[11] Amija PT Ylilauri et al. Associations of dietary choline intake with risk of incident

dementia and with cognitive performance : the Kuopio Ischaemic Heat Disease Risk Factor

Study. Am J Clin Nutr. 2019; 110:1416-1423

[12] W. M. Mcdonald and C. B. Nemeroff, “Neurotransmitters and neuropeptides in Alzheimer’s

disease,” Psychiatric Clinics of North America, vol. 14, no. 2, pp. 421–442, 1991.

[13] R. A. Bekdash, “Neuroprotective effects of choline and other methyl donors,” Nutrients,

vol. 11, no. 12, 2019.

[14] J. K. Blusztajn, B. E. Slack, and T. J. Mellott, “Neuroprotective actions of dietary

choline,” Nutrients, vol. 9, no. 8, 2017.

[15] C. Poly, J. M. Massaro, S. Seshadri et al., “The relation of dietary choline to cognitive

performance and white-matter hyperintensity in the Framingham Offspring Cohort1234,”

The American Journal of Clinical Nutrition, vol. 94, no. 6, pp. 1584–1591, 2011.

[16] Lu Liu, Song Qiao, Liying Zhuang, Shanhu Xu, Linhui Chen, Qilun Lai , and Wenfeng

Wang (2021). Choline Intake Correlates with Cognitive Performance among Elder Adults in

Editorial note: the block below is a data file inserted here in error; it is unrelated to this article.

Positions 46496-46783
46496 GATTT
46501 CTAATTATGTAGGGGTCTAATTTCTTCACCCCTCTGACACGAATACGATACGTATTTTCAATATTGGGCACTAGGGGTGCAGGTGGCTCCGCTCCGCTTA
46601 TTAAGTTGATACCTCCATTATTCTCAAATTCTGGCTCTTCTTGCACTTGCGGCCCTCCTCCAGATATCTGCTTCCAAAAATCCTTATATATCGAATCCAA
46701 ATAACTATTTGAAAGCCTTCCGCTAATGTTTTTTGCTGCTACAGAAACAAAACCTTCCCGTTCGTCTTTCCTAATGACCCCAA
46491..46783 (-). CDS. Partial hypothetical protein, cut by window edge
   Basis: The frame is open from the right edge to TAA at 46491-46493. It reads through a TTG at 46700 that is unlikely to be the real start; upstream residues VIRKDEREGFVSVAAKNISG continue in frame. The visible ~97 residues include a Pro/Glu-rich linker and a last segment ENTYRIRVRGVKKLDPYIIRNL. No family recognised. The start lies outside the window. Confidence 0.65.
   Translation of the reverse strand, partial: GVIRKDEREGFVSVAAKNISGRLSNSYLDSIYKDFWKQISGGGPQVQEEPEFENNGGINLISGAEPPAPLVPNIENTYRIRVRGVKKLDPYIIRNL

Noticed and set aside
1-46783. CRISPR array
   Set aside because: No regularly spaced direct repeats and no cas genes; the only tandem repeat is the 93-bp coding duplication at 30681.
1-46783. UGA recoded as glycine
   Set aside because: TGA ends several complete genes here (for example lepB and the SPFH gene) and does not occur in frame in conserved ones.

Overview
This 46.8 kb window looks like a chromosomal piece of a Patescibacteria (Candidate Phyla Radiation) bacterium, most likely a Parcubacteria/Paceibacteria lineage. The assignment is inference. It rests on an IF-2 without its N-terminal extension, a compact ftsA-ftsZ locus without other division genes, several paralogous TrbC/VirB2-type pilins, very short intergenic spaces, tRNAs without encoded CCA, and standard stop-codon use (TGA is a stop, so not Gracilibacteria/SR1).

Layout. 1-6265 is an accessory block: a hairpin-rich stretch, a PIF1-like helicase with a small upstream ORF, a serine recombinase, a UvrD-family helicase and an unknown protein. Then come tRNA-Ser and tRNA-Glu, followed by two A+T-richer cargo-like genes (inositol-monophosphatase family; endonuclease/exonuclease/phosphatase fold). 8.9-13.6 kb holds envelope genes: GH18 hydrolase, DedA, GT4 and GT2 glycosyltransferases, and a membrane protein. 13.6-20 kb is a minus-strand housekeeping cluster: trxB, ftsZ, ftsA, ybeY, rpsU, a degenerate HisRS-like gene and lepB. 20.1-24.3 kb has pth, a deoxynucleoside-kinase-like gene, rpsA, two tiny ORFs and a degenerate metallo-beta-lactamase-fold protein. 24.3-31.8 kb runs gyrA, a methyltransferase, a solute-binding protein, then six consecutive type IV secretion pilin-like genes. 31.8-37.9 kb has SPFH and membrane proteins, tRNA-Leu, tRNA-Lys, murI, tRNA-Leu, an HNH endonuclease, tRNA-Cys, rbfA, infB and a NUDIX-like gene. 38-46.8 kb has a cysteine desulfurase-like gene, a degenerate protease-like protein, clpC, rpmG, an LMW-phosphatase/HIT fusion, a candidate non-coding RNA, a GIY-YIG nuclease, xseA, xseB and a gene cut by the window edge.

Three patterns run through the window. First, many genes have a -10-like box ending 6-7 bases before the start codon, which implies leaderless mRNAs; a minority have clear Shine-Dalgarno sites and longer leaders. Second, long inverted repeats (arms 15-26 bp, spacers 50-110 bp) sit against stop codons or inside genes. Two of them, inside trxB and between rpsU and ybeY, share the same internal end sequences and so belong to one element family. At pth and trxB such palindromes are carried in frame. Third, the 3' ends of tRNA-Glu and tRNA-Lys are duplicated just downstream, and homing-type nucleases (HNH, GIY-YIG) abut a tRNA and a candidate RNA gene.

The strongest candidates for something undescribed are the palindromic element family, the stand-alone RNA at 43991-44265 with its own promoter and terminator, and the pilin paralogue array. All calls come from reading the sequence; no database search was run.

the United States. Behavioural Neurology Volume 2021, Article ID 2962245.

[17] Cansell M., Nacka F. and Combe N. (2003). Marine Lipid-Based Liposomes Increase in

vivo Fatty Acid Bioavailability. Lipids, Volume 38, N°5, 10p

[18] Garaiova I., Guschina I.A., Plummer S.F., Tang J., Wang D. and Plummer N.T. (2007). A

randomised cross-over trial in healthy adults indicating improved absorption of omega-3

fatty acids by pre-emulsification. Nutrition Journal, Volume 6, Issue 4, 9p.

[19]Pafumi Y., Lairon D., De la Porte P.L., Juhel C., Storch J., Hamosh M. and Armand M.

(2002). Mechanisms of Inhibition of Triacylglycerol Hydrolysis by Human Gastric Lipase. The

Journal of Biological Chemistry, Volume 277, N°31, p28070-28079.

[20] Mayssa Hachem et al. Efficient docosahexaenoic acid uptake by the brain from a

structured phospholipids. Mol Neurobiol. 2016 Jul;53(5):3205-3215

[21] Nguyen LN, Ma D, Shui G, Wong P, Cazenave-Gassiot A, Zhang X, Wenk MR, Goh EL et

al (2014) Mfsd2a is a transporter for the essential omega-3 fatty acid docosahexaenoic

acid. Nature 509:503–506

[22] Mayssa Hachem et al. Emerging role of phospholipids and lysophospholipids for

improving brain docosahexaenoic aicd as potential preventive and therapeutic strategies

for neurological diseases. In J Mol Sci. 2022 Apr; 23(7): 3969

[23] Yvonne Mödinger et al. Plasma Kinetics of Choline and Choline Metabolites After A

Single Dose of SuperbaBoostTM Krill Oil or Choline Bitartrate in Healthy Volunteers. Nutrients.

2019 Oct; 11(10): 2548.

[24] DhavamaniSugasini et al. Potential role of hepatic lipase in the accretion of docosahexaenoic

acid (DHA) by the brain. (BBA) - Molecular and Cell Biology of Lipids, Volume